"He's black. Is that ok with you?"

So I call my doc’s office to see which surgeon in town he recommends to uh, surgerize my ailing ass. The doc and his nurse emphatically agree that I should go see Dr. J (no relation to Doper Doctor J, by the way). She gives me his address and telephone number, and a personal anecdote about how he treated her mom who had breast cancer… Then asks me if I’m ok with the fact that he’s black.

“What?” Said I. “Hell, I don’t care. As long as he’s got steady hands and can make my pain go away, it makes no difference to me.” I think she was genuinely embarrassed that she asked the question. ::Sorry Patsy, didn’t mean to make you feel that way::

I suppose I understand why she asked. There are still some people who would be uncomfortable with a black surgeon. It just sucks that she would need to ask in this day and age. :frowning: Just shows society has a long way to go.

Yeah, sad, huh? My husband is a physical therapist and, when we lived in South Carolina, he worked with a therapist who was black. There were quite a few patients who refused to let her treat them and were open and unapologetic about it being because of her race.

There were also a few female patients whose husbands would not allow their wives to be treated by my husband and, even when a female therapist was treating, they would insist on being present. I can understand a woman being uncomfortable with a male therapist (some problems may require pretty intimiate contact with the patient), but it sort of freaked me out that it was their husbands who had the problem with it.

South Carolina chauvinism appears to be mostly just insecurity. There’s also the “This is mah woman” sort of property rights thing. I’m sure they follow the mechanic around when getting their trucks worked on. :wally

Yeah, their “trucks.” :smiley:


I went to the doctor’s a few months ago to pick up a form for my job.

When I asked the receptionist to where I should go, she directed me to “the colored girl downstairs.”

Yeah, I logged a complaint.

How bizarre.

When we first moved here, our daughter was about two, and we needed to find a pediatrician to keep her on track with her vaccinations. Someone recommended their pediatrician, and since he was very close by, we went to see him.

We didn’t find out until we met him face to face that he’s Filippino. Because, of course, it didn’t matter to the woman who recommended him. And after meeting with him, we were so struck by his gentle manner and obviously deep care for his patients that we’ve kept taking our children to him for the last 17 years or so. What a find he is. We love him like crazy. Oh, and did I mention he’s Filippino?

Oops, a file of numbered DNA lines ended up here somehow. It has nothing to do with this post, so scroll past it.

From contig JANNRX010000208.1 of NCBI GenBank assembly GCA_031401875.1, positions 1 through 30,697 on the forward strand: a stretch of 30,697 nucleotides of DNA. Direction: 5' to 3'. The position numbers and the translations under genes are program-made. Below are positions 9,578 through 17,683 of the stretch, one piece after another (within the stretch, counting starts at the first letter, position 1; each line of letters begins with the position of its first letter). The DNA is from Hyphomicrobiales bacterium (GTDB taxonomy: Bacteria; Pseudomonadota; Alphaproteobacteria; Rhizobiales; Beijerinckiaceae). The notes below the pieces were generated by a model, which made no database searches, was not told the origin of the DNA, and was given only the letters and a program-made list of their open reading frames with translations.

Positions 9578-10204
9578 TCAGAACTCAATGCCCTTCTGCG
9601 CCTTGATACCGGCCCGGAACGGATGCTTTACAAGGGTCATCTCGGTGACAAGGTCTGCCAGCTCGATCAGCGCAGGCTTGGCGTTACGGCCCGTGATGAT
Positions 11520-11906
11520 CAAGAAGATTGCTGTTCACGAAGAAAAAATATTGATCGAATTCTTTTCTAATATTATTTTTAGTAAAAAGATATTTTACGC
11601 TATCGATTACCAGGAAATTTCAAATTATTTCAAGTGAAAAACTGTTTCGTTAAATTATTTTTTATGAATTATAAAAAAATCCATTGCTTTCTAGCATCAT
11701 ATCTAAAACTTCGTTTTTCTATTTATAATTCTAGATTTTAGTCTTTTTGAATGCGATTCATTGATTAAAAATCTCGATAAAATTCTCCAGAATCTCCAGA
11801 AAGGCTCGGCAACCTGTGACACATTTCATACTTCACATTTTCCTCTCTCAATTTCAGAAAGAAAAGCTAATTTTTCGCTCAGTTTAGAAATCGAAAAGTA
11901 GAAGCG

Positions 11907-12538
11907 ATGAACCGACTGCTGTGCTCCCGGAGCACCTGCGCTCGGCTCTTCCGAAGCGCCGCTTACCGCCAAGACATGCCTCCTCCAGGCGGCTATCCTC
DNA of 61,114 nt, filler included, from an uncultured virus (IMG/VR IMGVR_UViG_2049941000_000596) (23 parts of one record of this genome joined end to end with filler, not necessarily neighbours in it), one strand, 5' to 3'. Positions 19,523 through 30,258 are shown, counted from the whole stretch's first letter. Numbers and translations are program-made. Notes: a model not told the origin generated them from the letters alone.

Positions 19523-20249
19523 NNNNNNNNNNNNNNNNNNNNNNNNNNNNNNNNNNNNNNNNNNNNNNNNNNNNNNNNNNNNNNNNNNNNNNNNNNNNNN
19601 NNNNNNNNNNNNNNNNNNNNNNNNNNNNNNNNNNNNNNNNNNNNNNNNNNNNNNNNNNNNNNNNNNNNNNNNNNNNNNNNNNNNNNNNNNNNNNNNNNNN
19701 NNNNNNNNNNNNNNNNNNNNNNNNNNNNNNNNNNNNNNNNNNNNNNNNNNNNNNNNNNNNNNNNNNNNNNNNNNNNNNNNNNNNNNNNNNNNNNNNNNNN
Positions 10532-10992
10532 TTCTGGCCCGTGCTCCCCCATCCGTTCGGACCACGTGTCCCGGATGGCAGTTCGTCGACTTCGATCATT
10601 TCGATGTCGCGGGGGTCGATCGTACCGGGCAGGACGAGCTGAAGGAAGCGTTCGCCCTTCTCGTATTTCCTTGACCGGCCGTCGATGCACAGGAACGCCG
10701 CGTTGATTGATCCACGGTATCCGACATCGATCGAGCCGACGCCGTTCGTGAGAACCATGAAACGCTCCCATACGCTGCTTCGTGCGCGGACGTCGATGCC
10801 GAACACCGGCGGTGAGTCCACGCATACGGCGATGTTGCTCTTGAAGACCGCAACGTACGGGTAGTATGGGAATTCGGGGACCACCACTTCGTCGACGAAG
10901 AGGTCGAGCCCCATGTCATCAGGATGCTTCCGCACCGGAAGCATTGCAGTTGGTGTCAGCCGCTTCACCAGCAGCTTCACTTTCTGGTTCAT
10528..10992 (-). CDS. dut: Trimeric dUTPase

Heh. In this area, it seems that all the doctors are either Hispanic or Filipino. If you insisted on seeing a white doctor, you’d have to wait until one opened a new practice. :smiley:

Heh, I’m used to patients saying things like:

“My last doctor was an Indian, lovely man, didn’t really understand what he was saying.”-This from an elderly man with a Kerry accent that could curdle mik, who refused to wear his hearing aids.

“It was that wee girl in the headscarf who did the operation.”- I don’t think a Consultant Paediatrician really falls into the “wee girl” bracket.

“The last time I was in here there was a nice asian fella, is he still working here?”- Which one? There are lots of nice, asian, male doctors in the hospital.

So far I’ve never met anyone who had an actual PROBLEM with being treated by a non-Irish or non-White person, it’s mostly this kind of well-meant but ill-advised comment.

Basically, most of our patients forget the names of the doctors teating them if they can pick them out by appearance. Which leads to the above scenarios when we try and find out who they were last treated by.

I remember something like that happening to me. I was arranging prenatal care for myself while I was expecting with my second son. The woman with whom I was speaking on the telephone located a doctor for me and after providing me with her telephone number and address, proceeded to tell me the doctor was black. Actually, what she said was she’s a black, African woman, but she’s very nice. Confused as all hell, I asked her why she told me that. She replied that she just thought I’d like to know just in case I want to go with another OB. I told her it was OK, I’m black, too.

When I met the woman, she was just a plain black woman, no more African than I am. She was a great OB, by the way, easily the best I’ve ever had. She has been featured on Channel 11 news here in Baltimore several times. Dr. Karen something or other.

(bolding added)

What is up with this construction?? (OK, I know exactly what, but still . . .) How about “She’s a black, African woman, AND she’s very nice”???

Argh. Reminds of one time when my mother was talking to one of my friends, describing some people she had met while wintering in Texas: “They’re Mexican, but not scuzzy like you usually think of with Mexicans.” :eek: :eek: :eek:

My mother does not usually say things like that!! Fortunately my friend was aware that I have, er, issues with my parents, and she even sneaked a glance at me to see my reaction. Gah!!

How did the lady respond to that, UrbanChic? I hope you could feel her blushing over the phone line.
I’ve had to bite my tongue sever times over the past 3 weeks, ever since my grandma was admitted to a hospital and then to a psych hospital. Every doc/nurse/patient who is not white has been called “black” by my 88 year old grandmother and her 81 year old sister… Even if they’re from India. Said my g-ma, “He’s what I used to consider black.” (always whispered)